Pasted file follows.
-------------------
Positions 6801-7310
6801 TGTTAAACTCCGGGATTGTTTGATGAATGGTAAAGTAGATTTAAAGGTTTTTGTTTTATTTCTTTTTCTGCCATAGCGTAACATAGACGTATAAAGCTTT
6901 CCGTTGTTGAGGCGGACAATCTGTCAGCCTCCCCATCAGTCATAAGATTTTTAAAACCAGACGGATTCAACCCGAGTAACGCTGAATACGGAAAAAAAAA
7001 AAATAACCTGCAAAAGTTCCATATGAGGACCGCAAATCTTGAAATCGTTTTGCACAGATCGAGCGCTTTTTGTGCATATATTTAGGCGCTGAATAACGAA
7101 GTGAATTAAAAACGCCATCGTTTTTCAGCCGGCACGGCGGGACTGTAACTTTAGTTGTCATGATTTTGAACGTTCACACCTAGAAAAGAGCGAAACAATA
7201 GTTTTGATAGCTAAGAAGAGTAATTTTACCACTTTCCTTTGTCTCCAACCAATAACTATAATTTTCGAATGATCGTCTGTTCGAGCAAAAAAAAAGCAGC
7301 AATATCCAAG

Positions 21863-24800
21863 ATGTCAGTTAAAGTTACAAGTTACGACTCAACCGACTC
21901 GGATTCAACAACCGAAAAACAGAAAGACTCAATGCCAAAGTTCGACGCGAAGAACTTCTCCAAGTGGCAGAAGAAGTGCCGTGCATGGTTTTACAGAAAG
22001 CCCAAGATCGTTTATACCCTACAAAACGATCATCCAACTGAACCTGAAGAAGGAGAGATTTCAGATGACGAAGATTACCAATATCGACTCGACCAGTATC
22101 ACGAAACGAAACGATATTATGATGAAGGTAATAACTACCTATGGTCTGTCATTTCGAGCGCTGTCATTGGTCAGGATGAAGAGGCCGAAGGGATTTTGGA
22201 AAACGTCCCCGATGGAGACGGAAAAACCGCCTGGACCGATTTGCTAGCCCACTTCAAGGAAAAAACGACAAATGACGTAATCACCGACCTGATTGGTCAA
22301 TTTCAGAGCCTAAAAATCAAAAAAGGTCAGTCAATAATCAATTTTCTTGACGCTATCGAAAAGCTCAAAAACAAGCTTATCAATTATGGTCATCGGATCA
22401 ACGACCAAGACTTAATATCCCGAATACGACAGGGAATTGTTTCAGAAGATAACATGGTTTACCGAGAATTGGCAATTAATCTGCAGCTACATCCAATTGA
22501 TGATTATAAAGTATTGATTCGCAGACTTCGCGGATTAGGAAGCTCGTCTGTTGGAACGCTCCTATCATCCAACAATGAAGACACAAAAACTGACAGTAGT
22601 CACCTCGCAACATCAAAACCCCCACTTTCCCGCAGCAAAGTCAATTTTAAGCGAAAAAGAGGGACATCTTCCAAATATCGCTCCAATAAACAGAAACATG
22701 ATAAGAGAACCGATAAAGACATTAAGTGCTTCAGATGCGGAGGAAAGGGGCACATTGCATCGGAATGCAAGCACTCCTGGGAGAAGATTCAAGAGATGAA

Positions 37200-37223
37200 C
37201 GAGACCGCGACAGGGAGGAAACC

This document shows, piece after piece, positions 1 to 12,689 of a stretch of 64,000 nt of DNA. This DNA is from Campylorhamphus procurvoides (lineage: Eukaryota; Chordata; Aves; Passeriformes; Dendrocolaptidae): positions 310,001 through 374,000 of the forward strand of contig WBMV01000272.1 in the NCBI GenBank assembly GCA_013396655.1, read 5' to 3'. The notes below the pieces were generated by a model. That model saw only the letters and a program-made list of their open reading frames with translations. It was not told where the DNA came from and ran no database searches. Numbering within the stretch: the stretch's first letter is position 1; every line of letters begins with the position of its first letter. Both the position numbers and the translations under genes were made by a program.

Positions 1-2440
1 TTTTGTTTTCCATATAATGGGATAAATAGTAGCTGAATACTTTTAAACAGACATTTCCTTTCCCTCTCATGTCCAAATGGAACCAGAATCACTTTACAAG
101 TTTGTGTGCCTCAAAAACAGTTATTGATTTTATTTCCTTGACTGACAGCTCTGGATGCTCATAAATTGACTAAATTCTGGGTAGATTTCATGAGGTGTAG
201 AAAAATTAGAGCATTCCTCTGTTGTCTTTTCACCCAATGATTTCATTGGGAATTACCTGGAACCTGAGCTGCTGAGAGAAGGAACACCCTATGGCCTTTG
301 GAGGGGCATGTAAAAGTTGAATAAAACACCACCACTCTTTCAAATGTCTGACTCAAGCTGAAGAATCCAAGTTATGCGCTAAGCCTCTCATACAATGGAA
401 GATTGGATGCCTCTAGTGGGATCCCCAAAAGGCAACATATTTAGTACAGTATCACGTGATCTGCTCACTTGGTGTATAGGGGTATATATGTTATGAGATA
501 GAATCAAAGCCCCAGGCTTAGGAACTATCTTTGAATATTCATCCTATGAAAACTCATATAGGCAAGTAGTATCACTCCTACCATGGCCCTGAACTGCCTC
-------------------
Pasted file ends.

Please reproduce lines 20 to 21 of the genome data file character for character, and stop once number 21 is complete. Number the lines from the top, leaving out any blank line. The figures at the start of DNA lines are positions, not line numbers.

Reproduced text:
37200 C
37201 GAGACCGCGACAGGGAGGAAACC